How to become an officially recognized breed

There’s a lot of hoop-jumping to do before a dog breed becomes recognized. Again, every organization is different, but for the AKC, the first step is to record the breed in the Foundation Stock Service (FSS). From there, the recognition process begins with a written request to compete in the “Miscellaneous Class” from the National Breed Club, explains DiNardo. To be eligible for consideration to become an AKC-recognized breed, DiNardo says the following criteria must be met:

  • A demonstrated following and interest (a minimum of 100 active household members) in the breed, in the form of a National Breed Club.
  • A sufficient population in this country (a minimum of 300 to 400 dogs), with a three-generation pedigree. Dogs in that pedigree must all be of the same breed.
  • A geographic distribution of the dogs and people (located in 20 or more states).
  • The AKC must review and approve the club’s breed standard, as well as the club’s constitution and bylaws. Breed observations also must be completed by AKC field staff.

The seven primary groups of dogs

The AKC organizes its many recognized breeds by dividing them into seven different groups. Those include Sporting, Working, Toy, Herding, Hound, Terrier, and Non-Sporting. There are technically two additional groups—the FFS and Miscellaneous Class—but both are essentially gateway groups in the process of becoming fully recognized by the AKC, explains DiNardo. She outlines the primary seven below:

  • Sporting: Breeds in the Sporting Group were bred to assist hunters in the capture and retrieval of feathered game.
  • Hound: All breeds in this group were bred to pursue warm-blooded quarry, including jackrabbits, deer, fish, ducks, and birds.
  • Working Group: These breeds were developed to assist humans in some capacity. This ranges from pulling sleds and carts to guarding flocks and homes to protecting their families. Many of these breeds are still used as working dogs today.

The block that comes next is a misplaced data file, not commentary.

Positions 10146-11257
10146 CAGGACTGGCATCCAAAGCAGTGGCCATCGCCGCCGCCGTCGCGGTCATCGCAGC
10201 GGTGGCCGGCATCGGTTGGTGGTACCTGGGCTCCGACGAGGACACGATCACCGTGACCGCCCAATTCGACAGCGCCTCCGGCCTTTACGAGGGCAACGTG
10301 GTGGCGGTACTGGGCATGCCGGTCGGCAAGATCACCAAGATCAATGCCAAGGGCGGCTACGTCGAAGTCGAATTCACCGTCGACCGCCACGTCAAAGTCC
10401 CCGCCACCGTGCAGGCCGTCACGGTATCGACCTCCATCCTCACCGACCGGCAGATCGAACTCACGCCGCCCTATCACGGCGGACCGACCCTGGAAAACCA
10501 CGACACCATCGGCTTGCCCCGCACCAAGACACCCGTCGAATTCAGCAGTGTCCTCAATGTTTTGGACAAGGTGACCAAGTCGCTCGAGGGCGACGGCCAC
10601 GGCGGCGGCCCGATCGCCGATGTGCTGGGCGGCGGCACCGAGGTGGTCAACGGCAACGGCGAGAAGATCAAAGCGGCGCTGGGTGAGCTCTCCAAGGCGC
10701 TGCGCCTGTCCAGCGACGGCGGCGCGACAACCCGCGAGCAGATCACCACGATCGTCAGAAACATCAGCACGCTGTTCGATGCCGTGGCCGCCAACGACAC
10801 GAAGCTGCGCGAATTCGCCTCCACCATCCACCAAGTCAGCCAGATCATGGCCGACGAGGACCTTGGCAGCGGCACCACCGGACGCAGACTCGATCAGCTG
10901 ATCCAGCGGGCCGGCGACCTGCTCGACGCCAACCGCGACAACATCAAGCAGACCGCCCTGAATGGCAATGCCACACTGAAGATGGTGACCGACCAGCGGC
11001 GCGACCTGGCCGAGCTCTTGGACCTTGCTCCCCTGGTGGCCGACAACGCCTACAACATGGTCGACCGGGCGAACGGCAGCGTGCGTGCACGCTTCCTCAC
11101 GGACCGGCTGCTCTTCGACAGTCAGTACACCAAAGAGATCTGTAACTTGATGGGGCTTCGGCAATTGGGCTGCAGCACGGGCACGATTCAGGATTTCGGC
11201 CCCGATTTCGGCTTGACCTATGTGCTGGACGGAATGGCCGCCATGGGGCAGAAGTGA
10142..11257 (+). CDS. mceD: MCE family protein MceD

• Herding: This group comprises breeds developed for moving livestock, including sheep, cattle, and even reindeer.
  • Terrier: The feisty, short-legged breeds in the Terrier Group were first bred to go to ground in pursuit of rodents and other vermin.
  • Toy: It may not surprise you to learn that these small dogs were bred to serve as attentive companions and that they’re especially popular with city dwellers. Their size makes them a good fit for smaller yards or apartments.
  • Non-Sporting: Breeds in the Non-Sporting Group have job descriptions that defy categorization in the six other groups. They were all developed to interact with people in some capacity.

And there you have it! Of course, just because a breed isn’t officially recognized by the AKC or one of the other major groups, doesn’t mean it won’t make a terrific pet.

Wendy Rose Gould
Wendy Rose Gould is a Phoenix-based veteran lifestyle reporter covering home and garden, pets, wellness and travel for outlets such as Martha Stewart Living, Real Simple, Insider and Reader's Digest. She received her bachelor's degree from Franklin College of Indiana's Pulliam School of Journalism, graduating magna cum laude. She has a second bachelor's degree in Philosophy.